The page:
New checkpoints have appeared on roads leading to the airport, some manned by uniformed Taliban fighters with military vehicles and night-vision goggles captured from Afghan security forces.
Areas, where large crowds of people had gathered over the past two weeks in the hope of fleeing the country following the Taliban takeover, are now largely empty.
Sources in Kabul said Taliban personnel claimed to have been told by the Americans to only let US passport-holders through a final checkpoint close to the airport.
Watch: Afghanistan – what's next for Afghans left behind?
On Saturday, the Taliban fired warning shots and deployed coloured smoke on a road leading to the airport, sending dozens of people scattering, according to a video circulating online.
A suicide attack on Thursday by an affiliate of so-called Islamic State, ISIS-K, killed 169 Afghans and 13 US service members, and there are concerns that the group, which is more radical than the Taliban, could strike again.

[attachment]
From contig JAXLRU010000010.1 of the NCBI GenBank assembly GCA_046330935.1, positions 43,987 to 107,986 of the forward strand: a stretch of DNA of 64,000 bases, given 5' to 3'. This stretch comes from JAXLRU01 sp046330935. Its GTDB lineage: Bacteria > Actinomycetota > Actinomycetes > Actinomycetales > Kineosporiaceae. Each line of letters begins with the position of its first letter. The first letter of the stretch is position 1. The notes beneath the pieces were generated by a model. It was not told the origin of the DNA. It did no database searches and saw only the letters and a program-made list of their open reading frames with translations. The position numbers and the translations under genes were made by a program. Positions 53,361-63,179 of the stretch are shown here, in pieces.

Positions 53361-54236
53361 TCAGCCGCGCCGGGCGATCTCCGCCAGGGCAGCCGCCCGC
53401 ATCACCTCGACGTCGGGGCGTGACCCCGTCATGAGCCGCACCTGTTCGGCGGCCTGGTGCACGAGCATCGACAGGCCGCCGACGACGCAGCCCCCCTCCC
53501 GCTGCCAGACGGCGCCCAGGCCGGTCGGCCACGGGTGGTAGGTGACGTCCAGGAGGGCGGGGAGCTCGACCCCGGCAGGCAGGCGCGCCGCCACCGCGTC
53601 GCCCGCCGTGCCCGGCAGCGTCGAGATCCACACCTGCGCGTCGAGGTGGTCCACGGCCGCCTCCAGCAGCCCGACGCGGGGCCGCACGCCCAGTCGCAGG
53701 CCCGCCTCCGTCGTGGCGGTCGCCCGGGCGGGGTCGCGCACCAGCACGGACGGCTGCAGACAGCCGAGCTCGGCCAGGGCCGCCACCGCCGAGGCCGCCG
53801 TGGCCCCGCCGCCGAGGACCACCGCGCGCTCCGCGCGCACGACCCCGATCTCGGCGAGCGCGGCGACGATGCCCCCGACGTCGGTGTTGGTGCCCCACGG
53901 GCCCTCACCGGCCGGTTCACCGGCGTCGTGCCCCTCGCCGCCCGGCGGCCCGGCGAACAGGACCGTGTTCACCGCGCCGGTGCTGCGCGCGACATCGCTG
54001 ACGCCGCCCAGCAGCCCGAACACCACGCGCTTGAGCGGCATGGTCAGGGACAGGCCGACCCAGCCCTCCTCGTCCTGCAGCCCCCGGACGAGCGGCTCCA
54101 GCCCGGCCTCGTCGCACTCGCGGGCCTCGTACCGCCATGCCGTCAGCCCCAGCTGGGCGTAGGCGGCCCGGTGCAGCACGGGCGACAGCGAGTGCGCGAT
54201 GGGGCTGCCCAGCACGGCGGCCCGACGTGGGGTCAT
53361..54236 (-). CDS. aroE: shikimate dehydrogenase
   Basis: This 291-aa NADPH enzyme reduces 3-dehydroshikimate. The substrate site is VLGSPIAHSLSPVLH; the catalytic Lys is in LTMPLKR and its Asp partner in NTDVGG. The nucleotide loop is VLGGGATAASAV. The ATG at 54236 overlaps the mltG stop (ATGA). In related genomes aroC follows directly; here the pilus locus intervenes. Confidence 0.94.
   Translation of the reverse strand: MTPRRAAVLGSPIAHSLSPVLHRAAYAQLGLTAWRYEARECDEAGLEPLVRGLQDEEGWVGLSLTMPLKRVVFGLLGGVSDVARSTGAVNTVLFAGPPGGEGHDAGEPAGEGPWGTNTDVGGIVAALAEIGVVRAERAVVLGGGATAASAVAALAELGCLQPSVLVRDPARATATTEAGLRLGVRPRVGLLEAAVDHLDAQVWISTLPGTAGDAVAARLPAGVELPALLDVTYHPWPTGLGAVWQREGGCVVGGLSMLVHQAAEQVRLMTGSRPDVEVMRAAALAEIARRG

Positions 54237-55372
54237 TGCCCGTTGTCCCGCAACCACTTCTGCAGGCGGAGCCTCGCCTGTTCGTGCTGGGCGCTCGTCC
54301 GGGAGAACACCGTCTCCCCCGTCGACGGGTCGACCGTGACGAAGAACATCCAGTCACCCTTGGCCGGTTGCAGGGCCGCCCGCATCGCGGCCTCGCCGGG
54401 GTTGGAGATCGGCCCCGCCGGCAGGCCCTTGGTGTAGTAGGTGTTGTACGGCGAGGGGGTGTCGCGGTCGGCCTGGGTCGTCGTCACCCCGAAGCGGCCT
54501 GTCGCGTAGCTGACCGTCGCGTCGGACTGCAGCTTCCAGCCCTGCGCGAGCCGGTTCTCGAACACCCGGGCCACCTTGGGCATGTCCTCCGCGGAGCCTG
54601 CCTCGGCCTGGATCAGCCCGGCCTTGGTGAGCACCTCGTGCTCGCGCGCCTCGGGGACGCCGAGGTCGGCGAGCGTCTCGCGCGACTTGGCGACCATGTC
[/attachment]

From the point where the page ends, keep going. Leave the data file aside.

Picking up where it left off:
Following the attack, the US military struck back at IS – bombing one member of the militant group in Afghanistan less than 48 hours after the Kabul suicide bombing.
US Central Command said it carried out a drone strike against an IS member in Nangarhar who was believed to be involved in planning attacks against the US in Kabul.
The strike killed one individual, and spokesman Captain William Urban said there were no known civilian casualties.
It is not clear if the individual killed in the strike was involved in Thursday's attack.
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Cover image: Kabul airport and surrounding area (Picture: Google Earth/Geoeye/Maxar Technologies).